Challenges and barriers for women’s participation in modern politics:
Among other things, the obstacles facing African women in their participation in politics include marginalization of women emanating from cultural factors, limited access to or lack of formal education or training for many women and the female role in the labor force; masculine suppression, and economic factors. Due to economic decline, wars and ethnic conflicts, and the spread of HIV/AIDS in many African countries, women find themselves among the most poor and illiterate in the urban and rural areas (Manuh, 2007). Also, African respect for traditional culture places on them some norms that discourage women from participating in jobs traditionally reserved for men. Women who engage in such career are ridiculed and reminded in such sayings as “if a woman buys a gun it leans on the chest (bosom) of a man” or “if a woman buys a gun it leans in the room of a man” and “a woman sells garden eggs and not gunpowder.” The underlying logic in these sayings is that an ideal woman should be mild-mannered and should accept the dominant position of the man, at least in military and political matters.
Another venerated aspect of cultural institution that permeates African politics is motherhood. Nothing depicts the feminine role in traditional Africa than the motherhood institution. Yet, most scholars seem to ignore motherhood as a revered institution in Africa. The idea of motherhood entitles women to speak to and for entire societies. It also prompts them to organize courageous movements against military dictatorships, to confront poverty, and environmental degradation, (Miller, 2009). However, the same idea of motherhood restricts them to subsistence chores rather than jobs that would necessitate abandonment of their children at home without due care.
One should also be privy to the fact that post-colonial African politics have been characterized by abuse of political office and power, physical violence, arbitrary and despotic rule, corruption, and nepotism, which finds African women the most vulnerable sex group. Men in most cases take advantage of their fragile counterpart.
Though the pre-legislative government era was characterized with war and violence, women played a complementary part in defending their societies.
It is a known fact that Africa’s persistent economic hardships hit women more than men. Continual economic crises among women result in their inability to fund their political campaigns. For an illustration, in 1993, the only female presidential aspirant dropped out from the Nigerian presidential primaries because she could not pay the non-refundable 500,000 naira deposit required of each presidential candidate. As a result of financial constraints, women trail behind their male counterparts in the formation of political parties, party membership, election to political office, and participation in decision making and governance of the three tiers of the Nigerian government (federal, state, and local governments) (Miller, 2009). In her observation Chuku (2005) has stated that Igbo women, since the colonial period, have struggled to regain the “traditional” dual-gender system of association that fostered community-based modes of female mobilization and enabled them to maintain certain economic, political, and social organizations that protected their interests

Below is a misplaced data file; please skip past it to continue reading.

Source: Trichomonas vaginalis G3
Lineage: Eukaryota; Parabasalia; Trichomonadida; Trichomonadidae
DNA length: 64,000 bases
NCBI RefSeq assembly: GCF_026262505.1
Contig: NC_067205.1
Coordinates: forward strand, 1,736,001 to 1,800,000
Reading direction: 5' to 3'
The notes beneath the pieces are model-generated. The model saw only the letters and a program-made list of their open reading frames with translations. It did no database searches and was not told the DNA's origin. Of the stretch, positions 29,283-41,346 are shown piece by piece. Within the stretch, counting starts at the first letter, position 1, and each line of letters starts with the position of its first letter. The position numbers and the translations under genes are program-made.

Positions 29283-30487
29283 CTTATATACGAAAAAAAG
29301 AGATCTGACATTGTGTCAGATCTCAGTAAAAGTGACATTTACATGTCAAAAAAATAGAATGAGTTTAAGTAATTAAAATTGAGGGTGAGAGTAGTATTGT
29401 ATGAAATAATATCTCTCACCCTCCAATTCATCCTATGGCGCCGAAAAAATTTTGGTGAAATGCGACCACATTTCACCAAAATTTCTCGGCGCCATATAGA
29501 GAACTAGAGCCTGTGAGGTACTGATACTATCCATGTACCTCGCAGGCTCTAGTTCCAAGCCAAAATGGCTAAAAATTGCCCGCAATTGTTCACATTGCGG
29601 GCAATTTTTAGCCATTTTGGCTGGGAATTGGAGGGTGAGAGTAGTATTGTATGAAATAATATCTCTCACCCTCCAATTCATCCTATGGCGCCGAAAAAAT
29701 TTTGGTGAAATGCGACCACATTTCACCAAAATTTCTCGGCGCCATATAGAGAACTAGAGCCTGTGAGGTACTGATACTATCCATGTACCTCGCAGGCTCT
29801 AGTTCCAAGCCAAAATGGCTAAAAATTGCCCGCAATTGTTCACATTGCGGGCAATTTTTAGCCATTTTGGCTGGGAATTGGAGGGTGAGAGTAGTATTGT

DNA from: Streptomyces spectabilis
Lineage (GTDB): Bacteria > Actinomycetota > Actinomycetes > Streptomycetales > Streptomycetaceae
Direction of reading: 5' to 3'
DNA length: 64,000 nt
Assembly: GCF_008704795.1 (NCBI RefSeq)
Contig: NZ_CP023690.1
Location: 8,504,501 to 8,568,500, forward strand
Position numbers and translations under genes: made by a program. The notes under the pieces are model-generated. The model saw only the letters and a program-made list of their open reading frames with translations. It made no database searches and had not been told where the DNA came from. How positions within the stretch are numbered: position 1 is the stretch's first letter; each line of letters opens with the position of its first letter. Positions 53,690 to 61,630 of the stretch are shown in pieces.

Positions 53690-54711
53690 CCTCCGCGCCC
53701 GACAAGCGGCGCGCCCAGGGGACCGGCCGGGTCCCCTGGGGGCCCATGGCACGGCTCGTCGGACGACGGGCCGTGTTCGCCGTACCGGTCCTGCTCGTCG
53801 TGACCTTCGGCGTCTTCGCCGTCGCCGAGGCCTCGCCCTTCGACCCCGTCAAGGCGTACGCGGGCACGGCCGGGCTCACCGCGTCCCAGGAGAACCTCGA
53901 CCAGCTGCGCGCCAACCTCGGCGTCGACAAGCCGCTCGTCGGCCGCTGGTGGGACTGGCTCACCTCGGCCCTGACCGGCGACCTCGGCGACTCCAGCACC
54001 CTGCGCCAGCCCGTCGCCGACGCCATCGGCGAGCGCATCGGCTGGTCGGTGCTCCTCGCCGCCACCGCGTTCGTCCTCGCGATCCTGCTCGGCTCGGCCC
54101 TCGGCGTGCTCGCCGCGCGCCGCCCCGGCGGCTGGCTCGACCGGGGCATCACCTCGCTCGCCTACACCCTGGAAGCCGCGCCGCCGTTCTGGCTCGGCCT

Current African women in government.
According to IPU (2008) data, women held 10.9 percent of all parliamentary seats worldwide in 1975. After more than 30 years of pledges, prescriptions and persuasion, women occupied less than 18 percent of all parliamentary seats in 2008. For the past decade, the Inter-Parliamentary Union (IPU) has based its work on a clear principle: that there is a fundamental link between democracy and a genuine partnership between men and women in the management of public aﬀairs with the core aim to improve women’s access to, and participation in parliament and to build real political partnerships between men and women.
The number of women in selected parliaments or House of Representatives
|Country||Number of Parliamentary seats||Number of women in parliament||Percentage of women in parliament|
Courtesy of Inter-Parliamentary Union website (Situation as of 30 November 2010)
Toward Reform and Improvement
While it is important to increase the number of women in parliaments in Africa and around the world, the unfortunate fact is that gender equality in parliaments remains an ideal, not a reality. In Johnsson’s (2008) observation women parliamentarians continue to face diﬃculties in their work, perhaps none greater than operating in political structures and political parties dominated by men. He believes that the inclusion of women in political decision making is not just about women’s right to equality and participation in the conduct of public aﬀairs; it is also about using women’s resources and potential to determine political and development priorities that beneﬁt societies and the global community. In other words, it is not just a matter of right but getting it right.
It is therefore necessary for women, once in parliament, to use their positions of inﬂuence to make a diﬀerence in the decision-making processes. Women parliamentarians should endeavor to change politics and redeﬁne political priorities to include women’s views and concerns. IPU (2008) suggests therefore that, women parliamentarians should work to mainstream a gender perspective in parliamentary work through parliamentary committees and women’s parliamentary caucuses, which are cross-party networks of women (IPU, 2008).
Again, it should be understood that men and women need to forge a constructive partnership between them in parliament since true gender equality can only result from including the views and experiences of both men and women.